In 1988, Jamaica put forward an unlikely contender for the Winter Olympics in Calgary – a four-man bobsledding team. Before even stepping out onto the ice, the Jamaican bobsled team faced seemingly insurmountable hurdles. Speaking with Devon Harris, one of the team’s founding members, we discuss the lessons found in the struggle, the glory found in confronting one’s fears, and naturally, the movie that brought this story to life.
FEAR & GLORY
I am scared of speed and heights.
These are not the words you would expect to hear from a three-time bobsled Olympian. Laughing to himself, the irony of this remark is not lost on Harris. The former Olympian, reflecting on his memories of the sport admits that beyond the physical stress of training in sub-zero conditions, fear was his biggest opponent.
“I remember getting in the sled for the first time in Calgary and being scared to death. Crawling in next to a guy who had never even driven one, you don’t know what to expect so I just said, ‘If I die I die’. I just resigned myself, there was no way I was going to come this far and not do it.”
Looking retrospectively at his life and personal journey, Harris reflects on the insurmountable odds that led him to the ice luges of Calgary.
Devon Harris (Pilot) and Ricky McIntosh(brakeman) competing during the 1992 Olympics in La Plagne
PLAYING THE ODDS
Your biography is not your destiny but your decisions are.
Born and raised in the slums of Kingston Jamaica, Harris was constantly confronted with the inescapable challenges imposed by socio-economic poverty. Many of his peers were simply lost; victims to their circumstance and accepting of their fate. Growing up within this reality, Harris reflects, “I think the guys I grew up with just looked around, accepted their environment, and saw no way out. It’s easier to accept that as your destiny but I felt the weight of it.”
Recalling early memories of his childhood, Harris remembers evenings spent, leaning against a lamppost outside his childhood home, looking out at the affluent Forest Hills neighbourhood. It was in these moments of solitude, he would imagine a life beyond the poverty that surrounded him, and yearn for a way out of his present circumstance. The former Olympian recounts his childhood, “it was a really tough neighbourhood. You learn very quickly in those environments to be tough, to be persistent and to understand that you can’t achieve success overnight”.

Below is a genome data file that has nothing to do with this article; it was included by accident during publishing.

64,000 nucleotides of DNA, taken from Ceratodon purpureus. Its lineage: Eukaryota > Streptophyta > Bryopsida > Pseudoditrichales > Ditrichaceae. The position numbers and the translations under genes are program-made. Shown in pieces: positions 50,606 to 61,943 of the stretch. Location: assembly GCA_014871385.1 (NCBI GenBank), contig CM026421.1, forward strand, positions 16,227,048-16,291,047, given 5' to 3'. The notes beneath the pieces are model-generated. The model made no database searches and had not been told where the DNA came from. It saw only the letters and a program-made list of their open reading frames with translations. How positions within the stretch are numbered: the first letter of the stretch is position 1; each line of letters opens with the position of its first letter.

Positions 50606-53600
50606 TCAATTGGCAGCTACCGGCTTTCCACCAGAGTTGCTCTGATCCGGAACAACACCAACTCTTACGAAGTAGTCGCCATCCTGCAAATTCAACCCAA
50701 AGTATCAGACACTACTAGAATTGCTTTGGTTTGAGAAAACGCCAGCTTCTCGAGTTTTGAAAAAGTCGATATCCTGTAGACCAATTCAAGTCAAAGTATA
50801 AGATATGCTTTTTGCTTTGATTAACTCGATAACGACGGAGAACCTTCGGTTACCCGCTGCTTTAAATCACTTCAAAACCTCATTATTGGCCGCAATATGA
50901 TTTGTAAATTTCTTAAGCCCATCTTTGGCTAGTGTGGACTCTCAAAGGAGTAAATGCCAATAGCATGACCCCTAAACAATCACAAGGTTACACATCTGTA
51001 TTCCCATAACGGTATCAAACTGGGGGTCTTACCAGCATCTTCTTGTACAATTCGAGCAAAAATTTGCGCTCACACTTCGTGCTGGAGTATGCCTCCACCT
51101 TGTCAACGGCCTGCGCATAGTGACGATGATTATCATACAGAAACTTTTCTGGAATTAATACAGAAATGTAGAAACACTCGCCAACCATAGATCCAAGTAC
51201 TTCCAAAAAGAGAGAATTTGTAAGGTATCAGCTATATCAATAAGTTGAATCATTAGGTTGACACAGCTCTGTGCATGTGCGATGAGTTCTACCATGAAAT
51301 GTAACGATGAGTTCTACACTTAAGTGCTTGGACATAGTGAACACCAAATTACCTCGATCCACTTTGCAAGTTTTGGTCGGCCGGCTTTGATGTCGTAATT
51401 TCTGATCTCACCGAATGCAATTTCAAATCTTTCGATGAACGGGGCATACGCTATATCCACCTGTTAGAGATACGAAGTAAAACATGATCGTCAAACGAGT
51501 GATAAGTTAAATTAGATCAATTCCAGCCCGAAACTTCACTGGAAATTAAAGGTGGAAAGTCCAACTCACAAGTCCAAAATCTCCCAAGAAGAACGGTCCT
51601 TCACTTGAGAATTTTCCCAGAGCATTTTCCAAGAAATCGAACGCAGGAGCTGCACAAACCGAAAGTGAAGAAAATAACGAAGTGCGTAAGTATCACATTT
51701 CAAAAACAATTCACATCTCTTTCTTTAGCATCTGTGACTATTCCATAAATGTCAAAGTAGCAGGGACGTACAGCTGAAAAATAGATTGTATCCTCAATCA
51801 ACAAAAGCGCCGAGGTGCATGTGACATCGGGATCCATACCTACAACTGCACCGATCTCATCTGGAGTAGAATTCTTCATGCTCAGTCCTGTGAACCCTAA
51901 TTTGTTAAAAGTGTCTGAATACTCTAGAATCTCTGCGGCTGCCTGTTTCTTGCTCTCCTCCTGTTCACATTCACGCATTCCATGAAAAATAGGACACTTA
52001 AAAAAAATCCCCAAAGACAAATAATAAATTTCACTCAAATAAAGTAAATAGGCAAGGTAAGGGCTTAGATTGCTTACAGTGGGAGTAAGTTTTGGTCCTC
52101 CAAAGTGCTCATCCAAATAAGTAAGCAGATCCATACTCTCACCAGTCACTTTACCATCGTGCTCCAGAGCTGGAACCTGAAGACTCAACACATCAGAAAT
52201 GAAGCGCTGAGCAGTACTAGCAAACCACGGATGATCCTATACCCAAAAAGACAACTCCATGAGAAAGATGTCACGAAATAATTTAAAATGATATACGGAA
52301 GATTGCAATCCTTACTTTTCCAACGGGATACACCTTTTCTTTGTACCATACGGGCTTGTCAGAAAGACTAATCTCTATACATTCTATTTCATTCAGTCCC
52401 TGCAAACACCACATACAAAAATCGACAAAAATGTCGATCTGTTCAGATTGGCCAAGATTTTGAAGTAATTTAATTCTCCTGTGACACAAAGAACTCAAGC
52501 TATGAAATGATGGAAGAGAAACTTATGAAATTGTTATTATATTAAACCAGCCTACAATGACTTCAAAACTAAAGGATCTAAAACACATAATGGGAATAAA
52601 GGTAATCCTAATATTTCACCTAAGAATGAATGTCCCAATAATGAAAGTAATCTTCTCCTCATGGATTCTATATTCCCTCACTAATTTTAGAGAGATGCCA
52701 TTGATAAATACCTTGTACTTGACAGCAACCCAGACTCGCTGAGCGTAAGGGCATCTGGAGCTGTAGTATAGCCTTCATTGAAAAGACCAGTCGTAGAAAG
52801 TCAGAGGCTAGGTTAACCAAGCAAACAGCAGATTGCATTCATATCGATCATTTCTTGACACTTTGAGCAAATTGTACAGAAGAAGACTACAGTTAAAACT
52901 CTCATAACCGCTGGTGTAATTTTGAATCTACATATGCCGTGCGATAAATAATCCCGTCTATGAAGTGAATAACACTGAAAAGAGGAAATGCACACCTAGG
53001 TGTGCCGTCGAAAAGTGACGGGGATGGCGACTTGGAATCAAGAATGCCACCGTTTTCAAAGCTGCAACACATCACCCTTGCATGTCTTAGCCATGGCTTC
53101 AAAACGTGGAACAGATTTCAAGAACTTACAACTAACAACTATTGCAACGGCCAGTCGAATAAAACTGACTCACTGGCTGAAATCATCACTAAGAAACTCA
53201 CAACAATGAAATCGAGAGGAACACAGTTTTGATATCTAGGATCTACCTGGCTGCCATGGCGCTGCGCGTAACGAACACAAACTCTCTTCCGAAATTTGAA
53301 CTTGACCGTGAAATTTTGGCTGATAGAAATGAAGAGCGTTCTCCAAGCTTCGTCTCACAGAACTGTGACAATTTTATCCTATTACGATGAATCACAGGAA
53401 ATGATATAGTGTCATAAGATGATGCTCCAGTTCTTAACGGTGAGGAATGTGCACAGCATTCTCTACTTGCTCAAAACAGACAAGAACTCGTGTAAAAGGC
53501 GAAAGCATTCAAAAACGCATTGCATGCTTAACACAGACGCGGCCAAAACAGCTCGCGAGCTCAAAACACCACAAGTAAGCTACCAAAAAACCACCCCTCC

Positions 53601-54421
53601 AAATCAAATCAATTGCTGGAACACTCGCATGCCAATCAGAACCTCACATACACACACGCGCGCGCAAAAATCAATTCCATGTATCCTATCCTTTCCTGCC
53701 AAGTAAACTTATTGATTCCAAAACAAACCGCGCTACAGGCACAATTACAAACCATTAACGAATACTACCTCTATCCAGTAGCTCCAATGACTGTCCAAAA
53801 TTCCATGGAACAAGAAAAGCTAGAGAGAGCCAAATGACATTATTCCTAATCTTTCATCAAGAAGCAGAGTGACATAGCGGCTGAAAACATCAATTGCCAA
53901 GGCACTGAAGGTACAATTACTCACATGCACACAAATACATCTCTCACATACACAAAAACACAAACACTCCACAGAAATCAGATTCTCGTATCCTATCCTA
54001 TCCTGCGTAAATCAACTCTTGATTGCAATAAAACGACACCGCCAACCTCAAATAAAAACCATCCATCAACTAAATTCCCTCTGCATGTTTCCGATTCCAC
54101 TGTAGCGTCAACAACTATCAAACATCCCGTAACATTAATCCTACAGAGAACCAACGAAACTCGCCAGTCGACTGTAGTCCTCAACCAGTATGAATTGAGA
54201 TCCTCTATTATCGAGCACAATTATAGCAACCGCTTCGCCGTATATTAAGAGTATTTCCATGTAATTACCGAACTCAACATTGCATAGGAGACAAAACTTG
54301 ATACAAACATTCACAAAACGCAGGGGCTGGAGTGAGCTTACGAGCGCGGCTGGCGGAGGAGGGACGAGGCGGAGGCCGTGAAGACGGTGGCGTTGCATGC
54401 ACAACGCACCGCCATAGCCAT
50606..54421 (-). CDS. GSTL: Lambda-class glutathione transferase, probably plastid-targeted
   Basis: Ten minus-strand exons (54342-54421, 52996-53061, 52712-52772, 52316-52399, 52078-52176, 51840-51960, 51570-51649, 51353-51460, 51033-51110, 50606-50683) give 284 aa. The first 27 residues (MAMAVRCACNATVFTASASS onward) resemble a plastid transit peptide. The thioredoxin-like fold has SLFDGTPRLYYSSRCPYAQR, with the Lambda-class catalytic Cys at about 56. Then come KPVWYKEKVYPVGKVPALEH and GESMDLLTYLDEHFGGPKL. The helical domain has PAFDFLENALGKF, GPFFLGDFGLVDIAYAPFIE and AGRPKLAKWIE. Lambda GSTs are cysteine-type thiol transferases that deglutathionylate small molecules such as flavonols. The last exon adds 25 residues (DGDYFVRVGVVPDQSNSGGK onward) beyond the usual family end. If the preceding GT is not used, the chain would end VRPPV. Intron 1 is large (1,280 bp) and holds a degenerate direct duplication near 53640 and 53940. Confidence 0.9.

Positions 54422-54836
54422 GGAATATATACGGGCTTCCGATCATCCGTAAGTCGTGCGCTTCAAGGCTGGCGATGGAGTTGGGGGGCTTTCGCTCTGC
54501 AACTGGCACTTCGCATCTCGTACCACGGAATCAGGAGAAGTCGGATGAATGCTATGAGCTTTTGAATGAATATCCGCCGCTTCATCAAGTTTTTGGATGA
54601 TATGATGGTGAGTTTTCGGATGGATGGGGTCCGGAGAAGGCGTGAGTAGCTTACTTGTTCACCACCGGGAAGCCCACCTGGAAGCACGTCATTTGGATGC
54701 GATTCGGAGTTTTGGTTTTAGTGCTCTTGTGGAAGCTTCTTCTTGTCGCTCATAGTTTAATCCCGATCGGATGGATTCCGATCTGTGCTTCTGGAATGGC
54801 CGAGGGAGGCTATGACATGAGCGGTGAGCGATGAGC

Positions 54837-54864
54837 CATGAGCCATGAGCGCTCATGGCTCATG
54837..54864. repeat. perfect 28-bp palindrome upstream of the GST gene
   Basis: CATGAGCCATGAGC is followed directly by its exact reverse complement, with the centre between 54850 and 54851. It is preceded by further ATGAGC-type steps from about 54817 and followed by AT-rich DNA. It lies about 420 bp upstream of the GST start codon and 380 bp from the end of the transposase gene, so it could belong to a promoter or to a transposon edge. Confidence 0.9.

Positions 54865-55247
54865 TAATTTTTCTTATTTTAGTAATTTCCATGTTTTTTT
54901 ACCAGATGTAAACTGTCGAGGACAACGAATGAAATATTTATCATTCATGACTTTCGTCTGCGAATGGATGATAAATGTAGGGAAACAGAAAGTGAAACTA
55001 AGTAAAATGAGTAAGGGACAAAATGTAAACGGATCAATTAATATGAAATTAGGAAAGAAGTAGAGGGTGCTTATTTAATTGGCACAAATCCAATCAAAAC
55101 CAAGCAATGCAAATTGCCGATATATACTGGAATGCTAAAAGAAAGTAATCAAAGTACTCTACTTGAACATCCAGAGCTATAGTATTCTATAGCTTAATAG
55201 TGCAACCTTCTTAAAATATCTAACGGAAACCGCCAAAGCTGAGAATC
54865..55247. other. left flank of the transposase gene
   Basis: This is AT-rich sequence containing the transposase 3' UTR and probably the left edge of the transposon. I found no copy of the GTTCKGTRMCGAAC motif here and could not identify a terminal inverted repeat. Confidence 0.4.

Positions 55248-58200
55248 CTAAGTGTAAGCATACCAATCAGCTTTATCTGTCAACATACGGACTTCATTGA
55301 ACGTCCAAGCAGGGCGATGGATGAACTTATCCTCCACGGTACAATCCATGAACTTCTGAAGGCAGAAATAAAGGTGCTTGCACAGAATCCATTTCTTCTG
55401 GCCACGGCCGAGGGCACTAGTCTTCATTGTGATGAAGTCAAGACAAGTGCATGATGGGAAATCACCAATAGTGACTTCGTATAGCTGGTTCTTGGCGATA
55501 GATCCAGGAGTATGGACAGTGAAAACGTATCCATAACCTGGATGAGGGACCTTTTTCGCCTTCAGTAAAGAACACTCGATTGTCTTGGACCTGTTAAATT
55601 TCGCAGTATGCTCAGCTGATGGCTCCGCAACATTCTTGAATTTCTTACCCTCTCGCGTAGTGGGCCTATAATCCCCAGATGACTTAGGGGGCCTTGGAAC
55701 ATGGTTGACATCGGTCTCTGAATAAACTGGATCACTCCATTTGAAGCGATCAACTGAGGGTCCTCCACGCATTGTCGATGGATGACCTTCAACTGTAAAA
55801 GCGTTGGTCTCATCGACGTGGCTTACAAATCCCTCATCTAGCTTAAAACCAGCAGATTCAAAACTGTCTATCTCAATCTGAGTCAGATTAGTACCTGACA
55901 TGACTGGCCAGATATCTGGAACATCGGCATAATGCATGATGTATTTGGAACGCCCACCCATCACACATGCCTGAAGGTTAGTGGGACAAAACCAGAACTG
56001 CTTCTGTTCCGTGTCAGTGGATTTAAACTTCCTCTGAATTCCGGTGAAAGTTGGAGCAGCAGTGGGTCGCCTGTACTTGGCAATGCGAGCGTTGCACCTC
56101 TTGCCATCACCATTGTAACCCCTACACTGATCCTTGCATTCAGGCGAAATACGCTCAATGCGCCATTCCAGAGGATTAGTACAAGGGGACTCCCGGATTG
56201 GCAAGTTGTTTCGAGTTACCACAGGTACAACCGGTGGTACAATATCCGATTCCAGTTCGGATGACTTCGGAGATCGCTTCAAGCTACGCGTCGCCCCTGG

THE SPARK OF AN IDEA
By holding on his vision of the future, Harris was granted a window of opportunity in the form of an unexpected offer. As a young officer, he turned his attention back to the Olympic dream and started to train. He recalls, ‘At the time I was dreaming about competing at the events in 1988, thinking that if I did what I knew best, which was just to run, I would get fit enough to go to the Olympic Games. I know now that was not really enough but provenance stepped in, these two crazy Americans came up with an idea to make a bobsled team and I tried out and here we are.’ Recognising his speed and athleticism learned on the track, George Fitch and William Moloney signed Harris’ up as one of the four founding members of Jamaica’s first bobsled team.